A History of Histories

This is narrow account of historiography which ignores both the non-West and public engagement with history, says Jeremy Black


Reviewed by: Jeremy Black
Author: John Burrow
Publisher: Penguin
Price (RRP): £12.99


A paperback edition of a work first published in 2007, this is a somewhat conventional account of historiography. The focus is western, and very traditional at that. Thus we have the Classics and the Bible, before moving on – via a conventional cast including Bede – to Machiavelli, Macaulay and a brief account of a few 20th-century themes. It’s an unimpressive selection with no real attempt to engage with the non-western world, even if only for the parochial motive of throwing comparative light on the west. The neglect of China is particularly unfortunate.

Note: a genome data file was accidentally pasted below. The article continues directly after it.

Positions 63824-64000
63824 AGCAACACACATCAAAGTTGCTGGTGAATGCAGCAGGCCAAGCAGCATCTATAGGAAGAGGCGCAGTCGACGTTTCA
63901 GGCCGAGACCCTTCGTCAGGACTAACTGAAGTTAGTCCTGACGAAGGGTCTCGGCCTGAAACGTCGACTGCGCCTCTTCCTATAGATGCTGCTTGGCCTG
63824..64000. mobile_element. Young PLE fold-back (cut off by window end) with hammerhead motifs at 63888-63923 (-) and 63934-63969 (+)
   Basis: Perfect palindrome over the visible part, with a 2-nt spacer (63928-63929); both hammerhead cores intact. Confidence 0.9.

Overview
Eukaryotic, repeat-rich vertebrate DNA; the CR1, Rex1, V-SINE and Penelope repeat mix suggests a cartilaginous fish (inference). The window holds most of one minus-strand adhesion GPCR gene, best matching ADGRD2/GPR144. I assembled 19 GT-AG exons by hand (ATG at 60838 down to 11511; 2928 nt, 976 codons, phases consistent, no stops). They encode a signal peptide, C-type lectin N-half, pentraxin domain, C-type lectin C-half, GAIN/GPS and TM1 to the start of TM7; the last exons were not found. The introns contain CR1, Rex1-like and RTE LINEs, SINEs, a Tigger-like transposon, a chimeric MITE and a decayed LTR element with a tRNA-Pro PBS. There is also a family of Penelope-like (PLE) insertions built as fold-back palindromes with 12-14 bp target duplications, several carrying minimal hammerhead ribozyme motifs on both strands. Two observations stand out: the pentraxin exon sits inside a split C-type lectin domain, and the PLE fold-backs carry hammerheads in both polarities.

In addition, the political thought and historical views of political actors are downplayed in favour of those of self-consciously intellectual historians. This is a mistake, but one seen with the entire field in Britain. Moreover, Burrow’s account of the west is very much that of an intellectual historian, and there is scant attempt to incorporate the dynamics of public interest in history which, in fact, have played a much greater role in the development of the subject than academics generally allow.


While reading this book, I was working in the Manuscript Room at the British Library, and came across a letter of Sir Robert Peel, written in 1829 when he was home secretary, in which he doubted the wisdom of allowing American students access to the State Papers as their study might exacerbate anti-British feeling. Such is the kind of issue ignored by leading writers. Indeed, the many uses of history both in the past and in the modern world do not match the constraints of conventional historiography, and it would help if the latter could be transformed to take note of this.